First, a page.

An electrical synapse is a mechanical and electrically conductive link between two neighboring neurons that is formed at a narrow gap between the pre- and postsynaptic neurons known as a gap junction. At gap junctions, such cells approach within about 3.5 nm of each other, a much shorter distance than the 20- to 40-nanometer distance that separates cells at chemical synapse. In many animals, electrical synapse-based systems co-exist with chemical synapses.
Compared to chemical synapses, electrical synapses conduct nerve impulses faster, but, unlike chemical synapses, they lack gain—the signal in the postsynaptic neuron is the same or smaller than that of the originating neuron. Electrical synapses are often found in neural systems that require the fastest possible response, such as defensive reflexes. An important characteristic of electrical synapses is that they are mostly bidirectional (allow impulse transmission in either direction).
Each gap junction (aka nexus junction) contains numerous gap junction channels that cross the membranes of both cells. With a lumen diameter of about 1.2 to 2.0 nm, the pore of a gap junction channel is wide enough to allow ions and even medium-size molecules like signaling molecules to flow from one cell to the next, thereby connecting the two cells' cytoplasm. Thus when the membrane potential of one cell changes, ions may move through from one cell to the next, carrying positive charge with them and depolarizing the postsynaptic cell.
Gap junction funnels are composed of two hemi-channels called connexons in vertebrates, one contributed by each cell at the synapse. Connexons are formed by six 7.5 nm long, four-pass membrane-spanning protein subunits called connexins, which may be identical or slightly different from one another.
The simplicity of electrical synapses results in synapses that are fast, but can produce only simple behaviors compared to the more complex chemical synapses.
The relative speed of electrical synapses also allows for many neurons to fire synchronously. Because of the speed of transmission, electrical synapses are found in escape mechanisms and other processes that require quick responses, such as the response to danger of the sea hare Aplysia, which quickly releases large quantities of ink to obscure enemies' vision.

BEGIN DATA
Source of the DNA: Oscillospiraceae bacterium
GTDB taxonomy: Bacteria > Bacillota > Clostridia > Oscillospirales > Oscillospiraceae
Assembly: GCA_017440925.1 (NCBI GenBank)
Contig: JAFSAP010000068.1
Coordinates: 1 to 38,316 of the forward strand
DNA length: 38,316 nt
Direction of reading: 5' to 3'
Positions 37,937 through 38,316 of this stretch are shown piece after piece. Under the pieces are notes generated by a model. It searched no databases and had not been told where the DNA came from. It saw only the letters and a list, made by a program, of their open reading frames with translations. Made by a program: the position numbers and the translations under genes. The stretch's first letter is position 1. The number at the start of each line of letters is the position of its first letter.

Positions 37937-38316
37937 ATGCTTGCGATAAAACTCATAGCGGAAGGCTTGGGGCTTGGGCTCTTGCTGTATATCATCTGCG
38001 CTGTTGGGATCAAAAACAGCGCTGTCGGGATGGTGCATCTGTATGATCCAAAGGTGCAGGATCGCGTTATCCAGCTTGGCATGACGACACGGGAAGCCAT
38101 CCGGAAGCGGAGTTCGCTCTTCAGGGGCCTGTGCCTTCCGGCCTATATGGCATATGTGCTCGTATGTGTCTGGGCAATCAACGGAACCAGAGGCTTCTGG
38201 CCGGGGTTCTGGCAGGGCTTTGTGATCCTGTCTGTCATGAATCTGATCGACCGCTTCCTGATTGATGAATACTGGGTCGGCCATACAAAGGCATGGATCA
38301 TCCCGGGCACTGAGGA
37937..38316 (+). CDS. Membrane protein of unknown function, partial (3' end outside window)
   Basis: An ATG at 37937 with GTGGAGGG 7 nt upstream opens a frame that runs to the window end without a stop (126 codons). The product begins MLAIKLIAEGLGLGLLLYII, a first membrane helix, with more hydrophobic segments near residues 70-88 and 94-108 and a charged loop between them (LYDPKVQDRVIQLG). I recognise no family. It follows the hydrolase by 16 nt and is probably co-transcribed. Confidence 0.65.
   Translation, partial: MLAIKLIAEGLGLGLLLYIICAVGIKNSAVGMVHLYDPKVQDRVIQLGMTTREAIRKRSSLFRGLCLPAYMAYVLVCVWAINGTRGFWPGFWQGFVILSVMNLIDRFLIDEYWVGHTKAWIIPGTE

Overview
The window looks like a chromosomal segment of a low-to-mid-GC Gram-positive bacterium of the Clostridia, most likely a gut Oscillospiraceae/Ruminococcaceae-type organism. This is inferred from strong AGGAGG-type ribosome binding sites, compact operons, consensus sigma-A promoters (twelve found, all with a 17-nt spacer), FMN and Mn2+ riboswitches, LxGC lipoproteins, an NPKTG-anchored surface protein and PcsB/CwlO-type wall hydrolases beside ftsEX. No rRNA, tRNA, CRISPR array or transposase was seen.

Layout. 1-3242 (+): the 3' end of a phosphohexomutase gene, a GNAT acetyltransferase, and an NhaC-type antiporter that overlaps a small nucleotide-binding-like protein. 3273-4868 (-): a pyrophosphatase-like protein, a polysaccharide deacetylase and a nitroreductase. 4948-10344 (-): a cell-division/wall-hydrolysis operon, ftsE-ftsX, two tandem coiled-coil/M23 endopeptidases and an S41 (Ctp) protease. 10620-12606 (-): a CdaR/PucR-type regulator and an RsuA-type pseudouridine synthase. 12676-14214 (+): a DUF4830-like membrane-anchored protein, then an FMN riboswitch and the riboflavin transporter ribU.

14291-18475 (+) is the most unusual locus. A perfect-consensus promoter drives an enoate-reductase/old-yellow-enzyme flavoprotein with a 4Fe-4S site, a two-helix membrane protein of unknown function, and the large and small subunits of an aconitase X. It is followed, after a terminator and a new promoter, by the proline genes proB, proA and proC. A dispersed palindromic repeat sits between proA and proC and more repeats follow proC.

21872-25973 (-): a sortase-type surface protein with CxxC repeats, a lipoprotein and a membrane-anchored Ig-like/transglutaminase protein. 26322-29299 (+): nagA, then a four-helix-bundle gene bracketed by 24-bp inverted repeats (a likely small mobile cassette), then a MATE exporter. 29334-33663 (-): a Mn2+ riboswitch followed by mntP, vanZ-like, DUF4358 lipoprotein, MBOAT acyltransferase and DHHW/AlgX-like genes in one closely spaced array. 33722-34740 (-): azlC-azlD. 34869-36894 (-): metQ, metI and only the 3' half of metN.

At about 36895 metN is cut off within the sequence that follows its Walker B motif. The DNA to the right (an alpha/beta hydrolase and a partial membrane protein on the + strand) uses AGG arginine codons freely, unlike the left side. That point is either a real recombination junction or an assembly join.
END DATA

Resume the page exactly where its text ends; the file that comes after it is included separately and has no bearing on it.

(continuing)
Normally, current carried by ions could travel in either direction through this type of synapse. However, sometimes the junctions are rectifying synapses, containing voltage-gated ion channels that open in response to depolarization of an axon's plasma membrane, and prevent current from traveling in one of the two directions. Some channels may also close in response to increased calcium (Ca2+
) or hydrogen (H+
) ion concentration, so as not to spread damage from one cell to another.
There is also evidence for "plasticity" at some of these synapses—that is, that the electrical connection they establish can strengthen or weaken as a result of activity, or during changes in the intracellular concentration of magnesium.
Electrical synapses are present throughout the central nervous system and have been studied specifically in the neocortex, hippocampus, thalamic reticular nucleus, locus coeruleus, inferior olivary nucleus, mesencephalic nucleus of the trigeminal nerve, olfactory bulb, retina, and spinal cord of vertebrates. Other examples of functional gap junctions detected in vivo are in the striatum, cerebellum, and suprachiasmatic nucleus.
The model of a reticular network of directly interconnected cells was one of the early hypotheses for the organization of the nervous system at the beginning of the 20th century. This reticular hypothesis was considered to conflict directly with the now predominant neuron doctrine, a model in which isolated, individual neurons signal to each other chemically across synaptic gaps. These two models came into sharp contrast at the award ceremony for the 1906 Nobel Prize in Physiology or Medicine, in which the award went jointly to Camillo Golgi, a reticularist and widely recognized cell biologist, and Santiago Ramón y Cajal, the champion of the neuron doctrine and the father of modern neuroscience. Golgi delivered his Nobel lecture first, in part detailing evidence for a reticular model of the nervous system. Ramón y Cajal then took the podium and refuted Golgi's conclusions in his lecture. Modern understanding of the coexistence of chemical and electrical synapses, however, suggests that both models are physiologically significant; it could be said that the Nobel committee acted with great foresight in awarding the Prize jointly.
There was substantial debate on whether the transmission of information between neurons was chemical or electrical in the first decades of the twentieth century, but chemical synaptic transmission was seen as the only answer after Otto Loewi's demonstration of chemical communication between neurons and heart muscle. Thus, the discovery of electrical communication was surprising.
Electrical synapses were first demonstrated between escape-related giant neurons in crayfish in the late 1950s, and were later found in vertebrates.